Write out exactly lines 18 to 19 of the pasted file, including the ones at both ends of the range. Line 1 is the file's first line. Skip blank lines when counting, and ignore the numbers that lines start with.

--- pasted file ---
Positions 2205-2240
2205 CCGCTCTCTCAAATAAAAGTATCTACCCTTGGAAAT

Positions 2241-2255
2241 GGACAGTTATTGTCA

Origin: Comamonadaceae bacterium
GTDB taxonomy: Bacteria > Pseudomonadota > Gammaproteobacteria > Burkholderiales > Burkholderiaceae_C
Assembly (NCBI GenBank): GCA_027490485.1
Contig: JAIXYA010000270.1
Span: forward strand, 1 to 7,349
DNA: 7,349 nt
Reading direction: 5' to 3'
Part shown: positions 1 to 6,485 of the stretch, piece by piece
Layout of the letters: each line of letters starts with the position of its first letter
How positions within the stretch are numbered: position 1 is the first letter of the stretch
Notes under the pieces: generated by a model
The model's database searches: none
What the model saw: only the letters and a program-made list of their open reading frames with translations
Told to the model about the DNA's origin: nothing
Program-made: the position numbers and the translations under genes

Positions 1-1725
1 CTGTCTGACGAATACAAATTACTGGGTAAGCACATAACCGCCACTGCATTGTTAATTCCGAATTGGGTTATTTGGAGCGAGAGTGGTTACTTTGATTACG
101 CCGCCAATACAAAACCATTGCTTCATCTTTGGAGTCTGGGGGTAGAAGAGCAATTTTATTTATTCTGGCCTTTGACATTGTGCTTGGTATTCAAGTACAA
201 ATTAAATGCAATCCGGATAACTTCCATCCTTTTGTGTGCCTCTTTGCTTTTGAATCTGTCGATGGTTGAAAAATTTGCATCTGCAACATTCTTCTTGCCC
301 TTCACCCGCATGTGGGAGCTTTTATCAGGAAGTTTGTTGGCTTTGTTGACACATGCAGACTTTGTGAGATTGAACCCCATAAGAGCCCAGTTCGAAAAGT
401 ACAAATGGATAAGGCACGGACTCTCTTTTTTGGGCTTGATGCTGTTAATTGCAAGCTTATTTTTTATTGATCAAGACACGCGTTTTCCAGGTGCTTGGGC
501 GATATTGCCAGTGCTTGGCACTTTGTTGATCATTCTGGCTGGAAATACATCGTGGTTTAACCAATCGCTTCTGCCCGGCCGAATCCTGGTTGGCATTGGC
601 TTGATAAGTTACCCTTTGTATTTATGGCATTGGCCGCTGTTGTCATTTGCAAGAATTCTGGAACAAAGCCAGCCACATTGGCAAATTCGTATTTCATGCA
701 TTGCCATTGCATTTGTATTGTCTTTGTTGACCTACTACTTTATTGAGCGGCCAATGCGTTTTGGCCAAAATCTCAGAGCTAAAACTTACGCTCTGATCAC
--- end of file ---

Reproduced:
Told to the model about the DNA's origin: nothing
Program-made: the position numbers and the translations under genes